As we all know, plants can not survive without photosynthesis, a process by which they get their food from sunlight using carbon dioxide and water. Plants must be in good condition for the process to take place.
Marigolds with faded flowers don’t get adequate food from photosynthesis, and their nutrients don’t get well distributed. Hence, growth gets retarded, and blooming is hampered.
To avoid the earlier explained situation, faded flowers have to be eliminated. This can be done by the use of pruning shear and can also be done using hands to pinch off faded flowers.
Gardeners trim flowers to get them back in shape and make them look organized in most cases, but you can also do this to prevent flowers from producing seeds and enhance re-blooming. Also, you can trim off leaves affected with diseases to avoid spreading all over the flower.
Marigolds are known for their bushy nature; they add beauty to garden beds with their color splashes.
They exist in different forms, including single and double petals, and colors range from yellow to dark orange and red. Trimming keeps the foliage of marigolds to their enticing shape, i.e., molded.
Begin your trimming by cutting back seedlings after they are about 6-8 in height, and you should do this before the flowers form buds.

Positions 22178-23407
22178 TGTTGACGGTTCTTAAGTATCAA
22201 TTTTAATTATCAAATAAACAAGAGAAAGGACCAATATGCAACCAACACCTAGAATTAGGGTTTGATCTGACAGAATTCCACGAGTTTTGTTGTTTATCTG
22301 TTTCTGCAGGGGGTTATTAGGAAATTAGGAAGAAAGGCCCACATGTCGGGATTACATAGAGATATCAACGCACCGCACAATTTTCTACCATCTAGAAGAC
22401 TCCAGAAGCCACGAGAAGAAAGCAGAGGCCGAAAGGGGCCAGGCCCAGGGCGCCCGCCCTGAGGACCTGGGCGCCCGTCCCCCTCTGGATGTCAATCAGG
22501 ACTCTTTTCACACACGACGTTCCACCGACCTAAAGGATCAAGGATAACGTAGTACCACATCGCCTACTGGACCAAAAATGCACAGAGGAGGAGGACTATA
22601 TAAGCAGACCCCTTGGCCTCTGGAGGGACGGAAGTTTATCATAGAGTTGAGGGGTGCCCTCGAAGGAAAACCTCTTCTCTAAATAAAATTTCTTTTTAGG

Then, following the first bloom, cut off the faded flowers to avoid forming seeds. Cut behind the topmost set of petals at the base. Ensure you keep mature and overgrown marigolds in good shape.
Monitoring and caring for flowers are generally critical. When marigolds are fully established, they can bloom more by pinching off the top part. They can also grow bushier by regular removal of dying and spent blossoms.
Watering should be done consistently, although the soil should dry between every watering.
Gardeners should note that marigolds need more water at times of high heat. Watering them over the top should be avoided. Over-watering is dangerous as it may lead to a fungal attack, i.e., powdery mildew. However, if this happens, the affected marigold should be sprayed with fungicide.
Furthermore, adding fertilizers to marigolds during development and growth is not ideal. This is because diets that are too rich in nitrogen encourage lush foliage instead of blooming. Marigolds also encounter a few problems due to pests, mites, and aphids attacking and harming them, but they can be controlled by spraying with insecticides.
In conclusion, it’s not just enough to own a garden. Maintaining and caring for our flowers matter a lot.
Flowers should not be left for dead after blossoming; we should make them more beautiful.
Since we’ve got an option, why not gather our strength, deadhead our flowers, and make them bloom again and again? Trust me; the result is worth it.